wrote a few months ago about whether the bible is infalliable and it sparked much debate… It was an interesting discussion and made me think. However I still find myself in a sort of ‘no mans land’ on it. I had a very interesting discussion yesterday with some good friends which touched on it and made me think again. I think my problem is that I attend an evangelical church, but as it is CofE there are a huge range of attitudes within it. I am not immersed in one set of beliefs (which I think is good, of course). But it means I seem to be stuck in the middle. I cannot align myself with the conservative right because I feel called into ministry and therefore cannot accept the 1 Timothy passage about women, being absolute and final. I just can’t. I know I have been called to this and it would not be my first choice of career move right now! So how can I accept that God is calling me to lead and minister within a church, and also accept that the bible is infalliable or inerrant? At the same time I am not liberal enough to be a real Anglican!
So then the next step is to look at what I believe about the bible. I believe it is the Word of God, but what am I saying? that it is Gods word, but we have to interpret it to understand what it says? that if we don’t look at the context and social history of the time, who wrote it etc (hermeneutics I guess) that we cannot understand it? That seems rather arrogant and suggests that those who are not academically inclined cannot understand the bible. Which smacks of the upper classes preaching to the poor in the ‘cheap seats’ down the back doesn’t it? harking back to, I don’t know 200 years ago?
I totally believe the church has to move with the times. That if it doesn’t relate to people in their own environment, or community, that people will deem it irrelevant. And the thing is, the bible and the church are still so relevant in todays society, but that doesn’t always come across. So in that sense we have to interpret the bible according to our world, as it is today. And that, therefore, requires some thought, debate and putting it into context. Doesn’t it? I’d be really interested to know how far right churches appeal to the people of today and yet still stick to the premise that the bible is absolute and final. Is that what produces the ‘Stepford Christians’ that we discussed in the last post?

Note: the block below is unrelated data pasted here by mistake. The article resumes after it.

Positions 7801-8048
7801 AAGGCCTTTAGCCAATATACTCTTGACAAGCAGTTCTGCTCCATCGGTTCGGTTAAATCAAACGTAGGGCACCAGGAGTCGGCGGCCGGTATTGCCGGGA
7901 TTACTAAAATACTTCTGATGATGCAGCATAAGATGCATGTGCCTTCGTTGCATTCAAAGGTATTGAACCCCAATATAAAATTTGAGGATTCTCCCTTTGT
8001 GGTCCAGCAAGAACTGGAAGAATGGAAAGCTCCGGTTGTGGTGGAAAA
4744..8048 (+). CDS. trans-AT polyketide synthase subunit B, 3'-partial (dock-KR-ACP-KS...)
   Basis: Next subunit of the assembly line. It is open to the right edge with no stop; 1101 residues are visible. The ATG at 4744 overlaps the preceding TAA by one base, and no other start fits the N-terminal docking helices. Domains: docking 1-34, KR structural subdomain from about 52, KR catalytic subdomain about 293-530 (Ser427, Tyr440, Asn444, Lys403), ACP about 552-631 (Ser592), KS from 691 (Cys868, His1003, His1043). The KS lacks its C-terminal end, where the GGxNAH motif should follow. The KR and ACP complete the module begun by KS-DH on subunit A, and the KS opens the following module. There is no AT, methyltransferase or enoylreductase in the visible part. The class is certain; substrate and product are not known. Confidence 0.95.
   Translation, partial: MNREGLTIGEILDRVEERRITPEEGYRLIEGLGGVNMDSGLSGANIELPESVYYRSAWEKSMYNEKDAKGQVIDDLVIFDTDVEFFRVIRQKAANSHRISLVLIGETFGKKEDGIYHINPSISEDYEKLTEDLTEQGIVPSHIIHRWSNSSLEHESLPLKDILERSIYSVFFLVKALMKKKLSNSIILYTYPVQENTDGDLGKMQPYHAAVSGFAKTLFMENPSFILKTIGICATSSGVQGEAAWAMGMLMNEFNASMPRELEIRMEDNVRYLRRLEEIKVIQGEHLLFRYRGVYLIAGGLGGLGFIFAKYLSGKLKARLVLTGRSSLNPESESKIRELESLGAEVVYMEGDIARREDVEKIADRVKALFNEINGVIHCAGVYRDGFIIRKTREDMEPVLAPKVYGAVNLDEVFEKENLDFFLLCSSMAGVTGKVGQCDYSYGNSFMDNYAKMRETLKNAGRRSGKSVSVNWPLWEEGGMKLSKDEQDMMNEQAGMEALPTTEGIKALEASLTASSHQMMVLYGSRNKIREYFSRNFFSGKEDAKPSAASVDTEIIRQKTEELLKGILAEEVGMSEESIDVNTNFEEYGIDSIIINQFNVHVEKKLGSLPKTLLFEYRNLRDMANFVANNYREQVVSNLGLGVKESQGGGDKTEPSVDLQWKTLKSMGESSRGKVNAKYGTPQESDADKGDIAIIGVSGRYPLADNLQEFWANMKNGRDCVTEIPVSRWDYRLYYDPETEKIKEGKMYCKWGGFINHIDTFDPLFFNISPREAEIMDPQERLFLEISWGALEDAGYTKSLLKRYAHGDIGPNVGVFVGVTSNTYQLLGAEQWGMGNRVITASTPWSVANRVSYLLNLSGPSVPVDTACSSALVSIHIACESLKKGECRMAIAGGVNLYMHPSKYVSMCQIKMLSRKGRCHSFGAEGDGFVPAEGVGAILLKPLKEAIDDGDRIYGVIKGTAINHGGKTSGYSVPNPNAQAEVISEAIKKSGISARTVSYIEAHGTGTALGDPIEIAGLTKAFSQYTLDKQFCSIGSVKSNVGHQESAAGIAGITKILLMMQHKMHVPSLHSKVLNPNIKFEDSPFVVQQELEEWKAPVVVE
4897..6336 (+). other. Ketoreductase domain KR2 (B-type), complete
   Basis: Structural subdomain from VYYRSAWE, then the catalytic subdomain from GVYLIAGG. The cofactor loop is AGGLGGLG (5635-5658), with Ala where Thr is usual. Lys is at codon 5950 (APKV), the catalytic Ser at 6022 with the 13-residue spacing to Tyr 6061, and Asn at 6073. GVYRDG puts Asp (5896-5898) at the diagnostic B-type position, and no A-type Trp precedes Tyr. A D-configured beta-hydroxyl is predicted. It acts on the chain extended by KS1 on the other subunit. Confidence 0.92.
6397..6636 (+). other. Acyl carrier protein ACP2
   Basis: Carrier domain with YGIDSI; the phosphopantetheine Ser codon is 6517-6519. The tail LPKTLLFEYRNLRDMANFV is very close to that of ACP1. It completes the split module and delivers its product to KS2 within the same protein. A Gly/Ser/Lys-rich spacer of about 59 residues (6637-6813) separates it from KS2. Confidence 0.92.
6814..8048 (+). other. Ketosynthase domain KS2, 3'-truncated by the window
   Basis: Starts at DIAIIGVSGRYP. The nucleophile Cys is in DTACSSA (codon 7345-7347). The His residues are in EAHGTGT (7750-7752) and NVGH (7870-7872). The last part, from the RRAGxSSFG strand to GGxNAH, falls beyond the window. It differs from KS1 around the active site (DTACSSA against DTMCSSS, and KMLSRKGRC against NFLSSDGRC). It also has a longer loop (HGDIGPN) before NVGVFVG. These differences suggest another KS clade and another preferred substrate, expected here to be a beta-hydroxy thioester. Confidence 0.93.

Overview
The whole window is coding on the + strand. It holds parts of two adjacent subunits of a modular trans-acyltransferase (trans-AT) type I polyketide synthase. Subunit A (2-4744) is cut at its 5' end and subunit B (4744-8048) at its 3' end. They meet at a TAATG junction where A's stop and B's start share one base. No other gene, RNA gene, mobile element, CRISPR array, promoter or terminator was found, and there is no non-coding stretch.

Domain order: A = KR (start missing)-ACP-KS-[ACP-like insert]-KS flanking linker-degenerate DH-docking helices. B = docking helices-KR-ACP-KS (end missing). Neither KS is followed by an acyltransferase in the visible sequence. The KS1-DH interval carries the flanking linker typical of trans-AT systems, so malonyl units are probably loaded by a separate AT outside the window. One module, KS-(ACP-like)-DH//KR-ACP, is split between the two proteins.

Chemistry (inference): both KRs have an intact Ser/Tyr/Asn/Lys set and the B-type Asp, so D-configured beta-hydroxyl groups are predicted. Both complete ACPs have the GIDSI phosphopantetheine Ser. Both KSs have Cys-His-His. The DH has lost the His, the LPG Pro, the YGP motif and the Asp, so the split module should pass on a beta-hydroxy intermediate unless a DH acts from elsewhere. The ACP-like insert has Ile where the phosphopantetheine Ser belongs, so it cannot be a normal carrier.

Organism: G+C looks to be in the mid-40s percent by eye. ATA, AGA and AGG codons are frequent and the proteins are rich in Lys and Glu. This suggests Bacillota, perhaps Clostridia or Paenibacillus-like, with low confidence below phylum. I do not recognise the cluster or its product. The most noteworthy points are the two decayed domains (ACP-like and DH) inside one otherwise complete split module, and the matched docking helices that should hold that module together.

Part of me wishes that I could just accept the bible as word for word, from God. Man, wouldn’t it make my life easier. But then I don’t think that’s the way it is supposed to work. If it is the living word of God:
For the word of God is alive and active. Sharper than any double-edged sword, it penetrates even to dividing soul and spirit, joints and marrow; it judges the thoughts and attitudes of the heart. Hebrews 4:12
Then surely it must be allowed to ‘work’ in order to judge the thoughts and attitudes of our hearts, in order for it to penetrate our souls? If it were just a list of rules and regulations, then it wouldn’t be working at all, it would just be involking guilt and condemnation, which are not of God (Romans 8:1).
So…. where do I stand? I still believe it is all Gods word and therefore cannot be wrong, (I cannot bring myself to believe that there might be mistakes in there!) but if it is open to interpretation then who says which interpretation is right?
My friend yesterday said that we have to accept that it will speak to us individually, for that one person. Which kind of suggests that maybe theologians should swallow their own theories! But I think maybe be has a point, because scripture can be taken in so many different ways, according to the ‘lens’ that we see it through. Something I read may mean something personal to me, but might mean something totally different to someone else.
Which is a bit tricky if you’re going into minsitry and people come to you expecting answers, because I agree with him that one cannot put judgement or ones own interpretation onto someone else. Yes we can guide them, but surely if they have a relationship with Jesus, then he will speak to them individually. All we can do is guide, be supportive and help practically if need be. We cannot give people the answers they need, only God can do that, surely?